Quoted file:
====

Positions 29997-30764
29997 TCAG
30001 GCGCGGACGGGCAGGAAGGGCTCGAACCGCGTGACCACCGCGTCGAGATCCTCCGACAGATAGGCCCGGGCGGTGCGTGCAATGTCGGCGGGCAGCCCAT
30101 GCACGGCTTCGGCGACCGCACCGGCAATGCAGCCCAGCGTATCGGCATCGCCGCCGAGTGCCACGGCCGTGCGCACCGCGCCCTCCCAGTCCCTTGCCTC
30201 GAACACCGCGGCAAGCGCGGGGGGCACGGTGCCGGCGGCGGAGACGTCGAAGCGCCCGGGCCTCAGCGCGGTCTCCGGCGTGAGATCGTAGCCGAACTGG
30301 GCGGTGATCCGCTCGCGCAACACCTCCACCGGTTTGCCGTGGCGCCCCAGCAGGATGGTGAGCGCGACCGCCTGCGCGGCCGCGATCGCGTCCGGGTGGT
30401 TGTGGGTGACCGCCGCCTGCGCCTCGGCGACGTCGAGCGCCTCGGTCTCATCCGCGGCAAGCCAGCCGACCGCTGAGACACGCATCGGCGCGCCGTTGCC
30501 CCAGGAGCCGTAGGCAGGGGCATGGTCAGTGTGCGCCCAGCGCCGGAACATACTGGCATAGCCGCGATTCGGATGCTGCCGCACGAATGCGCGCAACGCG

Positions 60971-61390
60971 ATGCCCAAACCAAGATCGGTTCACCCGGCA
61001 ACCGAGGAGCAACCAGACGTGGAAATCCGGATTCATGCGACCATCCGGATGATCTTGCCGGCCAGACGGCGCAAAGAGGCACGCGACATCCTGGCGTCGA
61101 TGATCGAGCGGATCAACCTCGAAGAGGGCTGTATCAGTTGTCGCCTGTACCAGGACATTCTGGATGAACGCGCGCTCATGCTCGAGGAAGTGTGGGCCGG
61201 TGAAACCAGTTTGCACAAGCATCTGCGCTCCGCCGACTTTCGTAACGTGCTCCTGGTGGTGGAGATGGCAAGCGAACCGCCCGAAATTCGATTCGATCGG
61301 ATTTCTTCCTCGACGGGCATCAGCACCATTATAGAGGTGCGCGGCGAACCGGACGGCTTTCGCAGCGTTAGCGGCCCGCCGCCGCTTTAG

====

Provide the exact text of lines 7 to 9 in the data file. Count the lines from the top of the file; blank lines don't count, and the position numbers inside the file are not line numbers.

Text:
30401 TGTGGGTGACCGCCGCCTGCGCCTCGGCGACGTCGAGCGCCTCGGTCTCATCCGCGGCAAGCCAGCCGACCGCTGAGACACGCATCGGCGCGCCGTTGCC
30501 CCAGGAGCCGTAGGCAGGGGCATGGTCAGTGTGCGCCCAGCGCCGGAACATACTGGCATAGCCGCGATTCGGATGCTGCCGCACGAATGCGCGCAACGCG

Positions 60971-61390